Problem solving is a normal part of leadership and life. Challenges are inevitable and how we deal with them always becomes a part of our legacy. People are paid to solve problems.
If we act wisely, when we cannot solve them we seek out those who can. We all approach problem solving based on worldview, education, experience and the list goes on. There is often more than one way of solving a particular problem.
If you think about some of the times you were stuck in solving a problem you may discover that you were locked in one line of thought. Many heads are often necessary in solving complex problems.
The wise King Solomon also said, “Plans fail for lack of counsel, but with many advisers they succeed. You cannot have success without solving problems.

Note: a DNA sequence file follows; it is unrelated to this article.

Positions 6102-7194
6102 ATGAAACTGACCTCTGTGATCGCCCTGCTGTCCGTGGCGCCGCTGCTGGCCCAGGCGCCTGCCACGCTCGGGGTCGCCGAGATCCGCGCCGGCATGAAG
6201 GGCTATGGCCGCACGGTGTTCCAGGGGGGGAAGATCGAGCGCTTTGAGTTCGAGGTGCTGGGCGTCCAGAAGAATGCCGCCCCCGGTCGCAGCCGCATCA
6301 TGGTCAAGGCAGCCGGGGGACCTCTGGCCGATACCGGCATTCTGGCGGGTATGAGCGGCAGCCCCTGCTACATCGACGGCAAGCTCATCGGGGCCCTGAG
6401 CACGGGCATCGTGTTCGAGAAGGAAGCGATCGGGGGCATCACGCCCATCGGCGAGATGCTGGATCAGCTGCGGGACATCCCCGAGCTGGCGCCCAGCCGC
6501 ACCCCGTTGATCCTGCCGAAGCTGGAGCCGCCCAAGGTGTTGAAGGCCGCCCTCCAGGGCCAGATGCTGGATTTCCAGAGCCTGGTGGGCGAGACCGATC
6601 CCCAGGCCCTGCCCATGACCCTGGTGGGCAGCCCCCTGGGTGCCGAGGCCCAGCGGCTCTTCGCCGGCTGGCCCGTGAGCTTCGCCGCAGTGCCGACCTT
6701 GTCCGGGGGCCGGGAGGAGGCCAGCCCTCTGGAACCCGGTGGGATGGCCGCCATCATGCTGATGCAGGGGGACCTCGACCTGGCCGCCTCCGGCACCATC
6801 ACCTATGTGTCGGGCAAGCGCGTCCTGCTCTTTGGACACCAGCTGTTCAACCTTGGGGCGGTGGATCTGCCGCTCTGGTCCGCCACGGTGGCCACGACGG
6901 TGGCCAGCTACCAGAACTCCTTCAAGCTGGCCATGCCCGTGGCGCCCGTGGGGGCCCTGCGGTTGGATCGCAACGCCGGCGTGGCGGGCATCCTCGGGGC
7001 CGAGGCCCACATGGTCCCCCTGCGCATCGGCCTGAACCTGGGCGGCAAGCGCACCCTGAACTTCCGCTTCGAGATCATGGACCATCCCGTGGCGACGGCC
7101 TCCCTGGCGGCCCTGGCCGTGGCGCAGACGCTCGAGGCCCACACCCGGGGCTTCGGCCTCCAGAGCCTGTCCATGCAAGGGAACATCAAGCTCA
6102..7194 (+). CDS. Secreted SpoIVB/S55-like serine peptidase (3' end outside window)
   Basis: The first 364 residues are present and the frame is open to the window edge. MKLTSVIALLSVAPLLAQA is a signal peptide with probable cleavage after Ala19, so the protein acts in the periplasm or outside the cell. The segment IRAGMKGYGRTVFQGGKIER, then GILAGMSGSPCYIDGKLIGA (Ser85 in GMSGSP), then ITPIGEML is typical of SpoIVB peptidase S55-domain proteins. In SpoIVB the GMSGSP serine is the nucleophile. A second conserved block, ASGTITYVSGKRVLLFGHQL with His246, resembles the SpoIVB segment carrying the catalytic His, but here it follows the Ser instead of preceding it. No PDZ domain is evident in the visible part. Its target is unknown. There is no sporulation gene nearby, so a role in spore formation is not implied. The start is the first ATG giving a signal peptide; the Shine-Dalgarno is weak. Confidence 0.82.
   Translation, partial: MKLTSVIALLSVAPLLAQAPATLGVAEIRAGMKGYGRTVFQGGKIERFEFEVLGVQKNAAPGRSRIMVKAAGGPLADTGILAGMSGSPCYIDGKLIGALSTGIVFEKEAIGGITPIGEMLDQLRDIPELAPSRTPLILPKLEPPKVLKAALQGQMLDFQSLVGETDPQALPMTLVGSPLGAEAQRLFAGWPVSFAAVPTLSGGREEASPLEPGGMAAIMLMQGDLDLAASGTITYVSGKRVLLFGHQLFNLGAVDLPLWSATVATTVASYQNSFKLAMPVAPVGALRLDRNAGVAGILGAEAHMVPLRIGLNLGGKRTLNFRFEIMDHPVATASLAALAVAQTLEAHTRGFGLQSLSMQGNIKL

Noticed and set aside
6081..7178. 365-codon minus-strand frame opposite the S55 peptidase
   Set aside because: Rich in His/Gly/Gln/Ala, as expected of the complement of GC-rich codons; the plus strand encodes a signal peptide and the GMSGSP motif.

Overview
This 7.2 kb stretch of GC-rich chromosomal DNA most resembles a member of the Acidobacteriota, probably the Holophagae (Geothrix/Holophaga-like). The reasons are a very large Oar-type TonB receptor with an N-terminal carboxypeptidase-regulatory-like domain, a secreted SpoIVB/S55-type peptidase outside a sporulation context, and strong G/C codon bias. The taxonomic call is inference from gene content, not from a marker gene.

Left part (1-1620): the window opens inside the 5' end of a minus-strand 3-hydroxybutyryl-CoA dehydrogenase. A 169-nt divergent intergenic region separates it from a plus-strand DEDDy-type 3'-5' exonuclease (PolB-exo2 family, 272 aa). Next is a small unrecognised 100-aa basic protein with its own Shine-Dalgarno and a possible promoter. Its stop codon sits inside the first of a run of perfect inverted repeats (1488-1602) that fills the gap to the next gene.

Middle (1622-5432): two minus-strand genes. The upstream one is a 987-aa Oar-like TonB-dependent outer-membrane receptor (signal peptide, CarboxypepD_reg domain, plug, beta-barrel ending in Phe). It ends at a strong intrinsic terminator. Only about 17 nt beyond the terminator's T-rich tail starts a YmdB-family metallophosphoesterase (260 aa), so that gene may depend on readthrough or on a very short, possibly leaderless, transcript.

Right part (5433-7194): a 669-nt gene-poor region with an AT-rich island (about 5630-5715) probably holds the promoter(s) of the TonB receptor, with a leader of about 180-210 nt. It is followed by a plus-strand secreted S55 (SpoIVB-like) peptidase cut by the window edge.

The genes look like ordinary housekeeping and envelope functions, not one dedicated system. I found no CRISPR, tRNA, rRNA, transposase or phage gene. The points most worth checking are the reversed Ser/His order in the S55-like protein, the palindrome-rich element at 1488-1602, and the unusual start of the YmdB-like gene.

You can never be a successful leader if your strategy is problem avoidance instead of problem solving. Problems can be success enablers or killers depending on your approach.
People often fail in problem solving because they do not have the skill set for the particular problem, lack of resources, pride (in the form of a self-sufficiency front).
Another reason people fail is that they complicate their approach to the problem. Complex problems can be solved by simple solutions.
The sign above is what actually inspired this post. Instead of them making five signs to warn motorists they made one and simply put “X5” to tell the motorists there are five speed bumps. Putting up one sign like that saved them time and money yet did the job.
We tend to complicate the problem solving process by ignoring the obvious. You may feel stupid but the best place to start solving any problems is by asking the obvious questions.
In coming up with the solutions, start by exploring your solutions in a vacuum. What would you do if you had to make the decisions without all the pressure of the moment?
Complications arise when you add more pressure in addition to that of the challenge. You may need an inclined plane instead of a crane. Start with the simple things.